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January 29, 2007 | Obituaries

Thousands Mourn Boni Nii Amugi

The final journey of the late Ga Mantse, Boni Nii Amugi II, was marked at the weekend with a rich display of Ga tradition and culture at the Ga Mantse's Palace at North Kaneshie in Accra which was witnessed by thousands of mourners from all walks of life, including the Vice-President, Alhaji Aliu Mahama.

As early as 6a.m., Asafoatsemei (warlords) began trooping to the palace grounds amidst the booming sound of musketry and the chanting of war songs.

A large number of choristers from selected Anglican churches in Accra later went on a procession from the entrance to the palace in readiness for the funeral and church service which observers described as the biggest funeral fiesta in the history of the Ga State.

Then followed a retinue of Ga chiefs, all clad in red and black royal funeral clothes and led by the acting President of the Ga Traditional Council, Nii Adote Obour alias Nii Sempe, who sat in state to welcome the teeming number of mourners who thronged the palace grounds to pay their final respects to the departed King.

Among them were the First Lady, Mrs Theresa Kufuor; the Chairman of the Council of State, Professor D. Adjei Bekoe; ministers of state and some deputy ministers and other government functionaries.

The former President, Flt Lt J.J. Rawlings, who led members of the opposition National Democratic Congress (NDC), including the party's flag bearer, Professor John Evans Atta Mills, joined the mourners amidst spontaneous cheers from the gathering.

The clergy, including the Most Rev. Dr J.O. Akrofi, Archbishop of Accra and the Primate of West Africa, and Most Reverend Dr Robert Aboagye-Mensah, President of the Methodist Church in Ghana, were also present.

At exactly 9.50 a.m., the sea blue and silver plated casket bearing the remains of the King was brought to the funeral grounds by the senior Asafoatsemei amidst the firing of musketry, drumming and dancing and incantations from the family heads.

It was placed on a special stand under a white tent decorated in black and white and surrounded by flowers.

Six young women wearing gold-coloured cloth stood by the casket to fan it with a fan made from pure animal skin.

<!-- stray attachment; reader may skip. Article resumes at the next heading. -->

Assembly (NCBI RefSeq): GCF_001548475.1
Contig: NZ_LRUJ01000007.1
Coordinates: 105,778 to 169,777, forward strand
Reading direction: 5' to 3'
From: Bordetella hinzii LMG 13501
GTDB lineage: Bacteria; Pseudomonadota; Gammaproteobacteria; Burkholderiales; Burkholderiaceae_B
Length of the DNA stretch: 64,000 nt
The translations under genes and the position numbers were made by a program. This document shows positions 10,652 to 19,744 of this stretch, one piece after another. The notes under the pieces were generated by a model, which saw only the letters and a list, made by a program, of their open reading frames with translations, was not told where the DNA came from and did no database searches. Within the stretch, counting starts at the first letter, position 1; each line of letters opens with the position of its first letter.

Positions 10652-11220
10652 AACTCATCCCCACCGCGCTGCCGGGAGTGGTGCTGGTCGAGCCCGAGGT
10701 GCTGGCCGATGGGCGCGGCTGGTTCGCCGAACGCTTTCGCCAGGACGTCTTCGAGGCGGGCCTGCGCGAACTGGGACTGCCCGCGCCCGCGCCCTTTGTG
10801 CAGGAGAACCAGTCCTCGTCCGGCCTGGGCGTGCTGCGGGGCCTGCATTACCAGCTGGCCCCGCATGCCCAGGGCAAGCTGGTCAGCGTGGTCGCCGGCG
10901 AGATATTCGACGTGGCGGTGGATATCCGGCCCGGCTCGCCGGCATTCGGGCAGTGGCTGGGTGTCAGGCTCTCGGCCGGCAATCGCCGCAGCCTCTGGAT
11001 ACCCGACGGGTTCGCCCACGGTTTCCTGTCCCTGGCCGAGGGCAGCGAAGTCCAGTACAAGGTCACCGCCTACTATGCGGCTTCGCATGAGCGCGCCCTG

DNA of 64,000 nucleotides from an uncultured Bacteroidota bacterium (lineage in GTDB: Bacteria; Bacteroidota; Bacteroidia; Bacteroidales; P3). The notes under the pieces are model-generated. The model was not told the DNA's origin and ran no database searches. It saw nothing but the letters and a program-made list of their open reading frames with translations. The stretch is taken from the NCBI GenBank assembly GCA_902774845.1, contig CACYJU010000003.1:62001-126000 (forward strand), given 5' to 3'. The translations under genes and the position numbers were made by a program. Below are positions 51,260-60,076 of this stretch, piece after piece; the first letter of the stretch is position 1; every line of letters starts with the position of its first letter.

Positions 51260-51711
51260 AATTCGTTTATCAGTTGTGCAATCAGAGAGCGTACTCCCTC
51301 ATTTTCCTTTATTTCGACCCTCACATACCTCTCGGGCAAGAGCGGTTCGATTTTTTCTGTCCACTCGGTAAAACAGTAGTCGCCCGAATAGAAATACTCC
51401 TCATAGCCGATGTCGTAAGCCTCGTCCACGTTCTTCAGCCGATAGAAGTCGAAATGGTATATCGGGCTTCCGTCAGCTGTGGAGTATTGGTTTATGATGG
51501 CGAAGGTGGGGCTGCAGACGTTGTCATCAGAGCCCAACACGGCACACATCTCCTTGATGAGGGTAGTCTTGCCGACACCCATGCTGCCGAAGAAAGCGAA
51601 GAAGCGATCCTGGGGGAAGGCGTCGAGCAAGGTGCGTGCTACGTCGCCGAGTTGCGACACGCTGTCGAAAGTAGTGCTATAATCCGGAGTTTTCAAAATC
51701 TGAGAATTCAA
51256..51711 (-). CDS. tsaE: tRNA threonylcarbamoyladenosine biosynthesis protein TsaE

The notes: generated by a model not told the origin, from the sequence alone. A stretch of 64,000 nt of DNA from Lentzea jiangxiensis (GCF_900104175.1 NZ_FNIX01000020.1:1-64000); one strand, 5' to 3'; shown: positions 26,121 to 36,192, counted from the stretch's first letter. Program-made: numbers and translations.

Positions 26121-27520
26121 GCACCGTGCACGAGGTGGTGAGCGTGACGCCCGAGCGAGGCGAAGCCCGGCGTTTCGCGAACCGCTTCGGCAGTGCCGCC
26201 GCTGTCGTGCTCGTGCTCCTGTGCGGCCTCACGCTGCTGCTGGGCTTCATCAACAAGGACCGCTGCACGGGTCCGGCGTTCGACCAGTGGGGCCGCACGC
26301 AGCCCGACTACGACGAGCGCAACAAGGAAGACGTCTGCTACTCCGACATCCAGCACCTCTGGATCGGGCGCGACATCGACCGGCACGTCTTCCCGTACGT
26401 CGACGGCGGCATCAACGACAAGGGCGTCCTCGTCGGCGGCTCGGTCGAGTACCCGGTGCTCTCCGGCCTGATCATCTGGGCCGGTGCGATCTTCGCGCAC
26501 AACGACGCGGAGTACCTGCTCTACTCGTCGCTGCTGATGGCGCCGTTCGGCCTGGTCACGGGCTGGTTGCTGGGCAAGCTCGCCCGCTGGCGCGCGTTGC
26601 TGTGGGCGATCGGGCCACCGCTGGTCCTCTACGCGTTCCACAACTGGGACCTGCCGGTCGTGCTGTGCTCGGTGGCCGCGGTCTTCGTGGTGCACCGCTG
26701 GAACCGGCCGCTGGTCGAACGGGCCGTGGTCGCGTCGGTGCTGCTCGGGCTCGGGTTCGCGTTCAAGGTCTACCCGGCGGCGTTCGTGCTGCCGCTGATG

On guard were some of the Asafoatsemei who intermittently fired their guns ostensibly to ward off the enemy who might attempt to whisk the body away.

Soon thereafter, Asafoatsemei from the various families and clans waved their flags and fired musketry as they ran round the casket several times.

While these went on, the traditional drummers were also on hand to constantly beat the drums.

Flt Lt Rawlings and his large entourage, as tradition demanded, went round to greet the chiefs and people of the Ga State as a way of expressing their condolences.

They were followed by the government delegation led by the Vice-President, Alhaji Aliu Mahama, to also greet the families and chiefs seated in state.

Minutes before the church service was to start, the Okyenhene and his delegation appeared amidst drumming and dancing.

He was ushered in, and later, he walked majestically to express his condolences to the bereaved family of the late King, the Ga chiefs, politicians and other mourners present.

Individuals and institutions that paid tribute included the Government of Ghana, the Anglican Church, Ga Dangme Council, the Asantehene, Otumfuo Osei Tutu; the former President, Flt Lt Jerry John Rawlings; Ga Traditional Council, religious bodies, the widow, Mrs Josephine Yartey, and the eight children of Nii Amugi II, among others.

They all described the late King as a peaceful person whose reign brought the Gas together and also upheld development during his 39-year reign.

The President of the National House of Chiefs, Odeneho Gyapong Ababio, on behalf of the House, called for a peaceful and smooth succession to the throne.